This at first sight lack of attention to interior design of the temple is apparent. In the cold winter church room disclosed up would be difficult to heat; small windows were made to keep warm but overlooking the little light, but were arranged so that light from them fell directly on the iconostasis and the icons were clearly visible for the worshipers. In our country there is a specialized research organization dedicated to the protection of the tree from destruction - Senezhskaya laboratory of wood preservation. Head of the Laboratory S.N. Gorshin - the largest specialist who investigated the condition of many old wooden buildings - once expressed a curious and seemingly simple idea: "Why are the churches, such as Shirkov churchyard, were able to survive to the present day? It’s because they were built properly". This becomes especially clear when you see the monument not at the drawings and photographs, but standing nearby, touching the walls made by logs up to 70 cm in diameter (these trees are a rarity in the central Russia).
At the end of the XIX century Shirkov churchyard became one of the largest villages on the lake Vselug. Around a few kilometers there were no churches. Ancient wooden church was too small, besides it was not heated, and "in the winter praying people had to be present at worship no other way than in coats and mittens." So the locals not to go "according to the established custom (that is, to sell it for demolition. - AG) in order on the obtained money to improve the new church ... (this would be an unforgivable sin in relation to such a monument of antiquity) ... ", started to build a more spacious stone church with large windows and heating. Its construction was carried out very simply: "... the parishioners ... appointed capitation fee, and thus in the course of 6-7 years have collected about 27,000 rubles, that was enough for a stone building church in the churchyard Shirkov" (in 1912).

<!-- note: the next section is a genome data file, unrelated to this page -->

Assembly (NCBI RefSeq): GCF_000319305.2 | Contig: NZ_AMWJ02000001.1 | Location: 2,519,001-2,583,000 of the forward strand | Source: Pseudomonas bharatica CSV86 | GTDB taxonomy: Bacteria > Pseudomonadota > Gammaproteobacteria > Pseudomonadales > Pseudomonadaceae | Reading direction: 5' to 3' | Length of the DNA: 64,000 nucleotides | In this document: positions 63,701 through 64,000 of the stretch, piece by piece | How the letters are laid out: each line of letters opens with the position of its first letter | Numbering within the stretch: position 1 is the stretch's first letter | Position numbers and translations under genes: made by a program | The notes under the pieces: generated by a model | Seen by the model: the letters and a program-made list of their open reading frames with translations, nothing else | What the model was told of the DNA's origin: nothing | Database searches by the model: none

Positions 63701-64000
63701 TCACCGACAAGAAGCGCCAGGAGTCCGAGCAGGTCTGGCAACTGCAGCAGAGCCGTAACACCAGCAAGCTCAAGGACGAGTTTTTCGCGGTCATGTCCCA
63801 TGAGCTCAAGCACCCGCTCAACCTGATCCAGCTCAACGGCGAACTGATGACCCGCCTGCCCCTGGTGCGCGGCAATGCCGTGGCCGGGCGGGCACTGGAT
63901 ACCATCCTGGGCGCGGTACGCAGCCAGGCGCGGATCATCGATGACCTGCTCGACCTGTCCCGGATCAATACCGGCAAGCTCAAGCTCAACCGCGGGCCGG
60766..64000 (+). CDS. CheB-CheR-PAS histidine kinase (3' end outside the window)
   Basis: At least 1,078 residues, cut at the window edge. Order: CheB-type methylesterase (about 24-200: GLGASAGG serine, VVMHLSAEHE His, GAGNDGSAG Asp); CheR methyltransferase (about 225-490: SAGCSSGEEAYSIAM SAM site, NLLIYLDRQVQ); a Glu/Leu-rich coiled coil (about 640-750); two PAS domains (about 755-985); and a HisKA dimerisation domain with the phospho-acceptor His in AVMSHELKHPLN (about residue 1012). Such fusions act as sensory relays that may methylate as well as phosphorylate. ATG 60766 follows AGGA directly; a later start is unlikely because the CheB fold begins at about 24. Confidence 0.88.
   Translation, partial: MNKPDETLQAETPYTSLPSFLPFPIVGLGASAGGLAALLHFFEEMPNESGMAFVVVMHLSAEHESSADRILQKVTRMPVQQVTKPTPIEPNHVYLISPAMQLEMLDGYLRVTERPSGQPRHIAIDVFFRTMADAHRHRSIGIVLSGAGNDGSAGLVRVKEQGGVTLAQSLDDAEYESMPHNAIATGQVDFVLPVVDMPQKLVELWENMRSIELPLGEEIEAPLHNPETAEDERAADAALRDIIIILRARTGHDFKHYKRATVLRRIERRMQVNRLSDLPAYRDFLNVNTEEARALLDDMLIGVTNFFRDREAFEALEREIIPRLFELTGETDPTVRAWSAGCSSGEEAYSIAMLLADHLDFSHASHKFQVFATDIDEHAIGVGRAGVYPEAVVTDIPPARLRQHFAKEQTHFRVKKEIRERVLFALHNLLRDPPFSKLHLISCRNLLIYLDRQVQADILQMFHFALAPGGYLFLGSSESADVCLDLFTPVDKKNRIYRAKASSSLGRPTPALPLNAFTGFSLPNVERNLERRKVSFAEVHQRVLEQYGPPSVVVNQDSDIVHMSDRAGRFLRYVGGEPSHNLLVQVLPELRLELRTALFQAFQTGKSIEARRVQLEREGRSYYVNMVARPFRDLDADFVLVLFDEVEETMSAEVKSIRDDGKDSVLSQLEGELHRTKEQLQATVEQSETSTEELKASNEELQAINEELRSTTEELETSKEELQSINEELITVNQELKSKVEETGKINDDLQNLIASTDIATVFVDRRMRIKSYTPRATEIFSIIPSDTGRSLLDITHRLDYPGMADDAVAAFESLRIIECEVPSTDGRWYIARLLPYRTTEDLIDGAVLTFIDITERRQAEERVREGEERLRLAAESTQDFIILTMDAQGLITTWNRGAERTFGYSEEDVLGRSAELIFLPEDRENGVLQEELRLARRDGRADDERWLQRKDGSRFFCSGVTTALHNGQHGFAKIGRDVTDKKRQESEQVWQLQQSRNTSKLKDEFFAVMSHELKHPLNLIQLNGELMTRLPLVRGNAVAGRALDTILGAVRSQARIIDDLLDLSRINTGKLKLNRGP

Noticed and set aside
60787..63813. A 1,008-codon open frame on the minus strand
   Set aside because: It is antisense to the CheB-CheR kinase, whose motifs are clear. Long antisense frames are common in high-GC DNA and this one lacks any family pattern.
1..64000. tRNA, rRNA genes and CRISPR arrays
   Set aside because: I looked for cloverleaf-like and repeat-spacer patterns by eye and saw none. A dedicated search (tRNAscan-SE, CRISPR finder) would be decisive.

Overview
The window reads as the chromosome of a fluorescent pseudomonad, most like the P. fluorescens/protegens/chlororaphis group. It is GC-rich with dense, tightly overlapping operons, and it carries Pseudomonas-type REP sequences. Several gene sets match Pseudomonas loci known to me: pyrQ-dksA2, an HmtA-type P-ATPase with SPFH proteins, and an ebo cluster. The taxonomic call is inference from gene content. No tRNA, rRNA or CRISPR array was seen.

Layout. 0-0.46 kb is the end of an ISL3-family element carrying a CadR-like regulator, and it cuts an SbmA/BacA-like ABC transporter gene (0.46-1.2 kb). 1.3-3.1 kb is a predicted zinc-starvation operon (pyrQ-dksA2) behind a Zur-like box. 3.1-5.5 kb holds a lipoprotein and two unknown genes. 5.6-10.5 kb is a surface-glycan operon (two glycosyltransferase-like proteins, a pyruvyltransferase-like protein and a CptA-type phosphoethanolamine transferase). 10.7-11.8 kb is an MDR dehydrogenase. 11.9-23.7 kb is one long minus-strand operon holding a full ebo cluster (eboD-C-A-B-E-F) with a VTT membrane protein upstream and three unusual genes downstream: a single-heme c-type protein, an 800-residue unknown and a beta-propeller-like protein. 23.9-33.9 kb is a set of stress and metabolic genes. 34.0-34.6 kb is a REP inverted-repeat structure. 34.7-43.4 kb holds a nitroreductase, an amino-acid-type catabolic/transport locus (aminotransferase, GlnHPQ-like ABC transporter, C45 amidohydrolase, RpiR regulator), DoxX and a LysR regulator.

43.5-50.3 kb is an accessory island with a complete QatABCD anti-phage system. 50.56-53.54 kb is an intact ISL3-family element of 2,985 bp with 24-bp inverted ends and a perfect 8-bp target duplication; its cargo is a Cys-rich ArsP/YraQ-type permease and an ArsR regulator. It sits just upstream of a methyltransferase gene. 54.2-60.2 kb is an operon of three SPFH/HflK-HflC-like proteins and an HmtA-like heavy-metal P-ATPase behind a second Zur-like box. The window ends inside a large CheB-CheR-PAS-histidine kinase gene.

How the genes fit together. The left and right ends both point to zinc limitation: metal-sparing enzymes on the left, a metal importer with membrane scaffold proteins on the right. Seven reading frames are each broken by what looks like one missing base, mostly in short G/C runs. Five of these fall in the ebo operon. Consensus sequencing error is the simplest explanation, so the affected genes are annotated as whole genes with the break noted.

The new church, the same age as the Olginsky convent church at the Upper Volga, differs little from it by the architectural and artistic qualities. As a model for its composition, probably served churches of the XVI century, the side chapels turned into arches, outdoor open arcade and the circuitous galleries – to a room in the baptismal in front of the altar. Being close to the wooden church on the same lake shore new stone one complements perfectly the panorama, enhances the sound of the forms of the ancient monument of the XVII century. Right there beside a mountain, over the spring in a ravine there is very unpretentious, over-depositary wooden chapel. Its four-wall log building with unpretentious completion protected the spring from contamination and frosts. The procession has coming here twice a year, on summer and winter, from the churches of the village and the Blessing of the Waters has being done.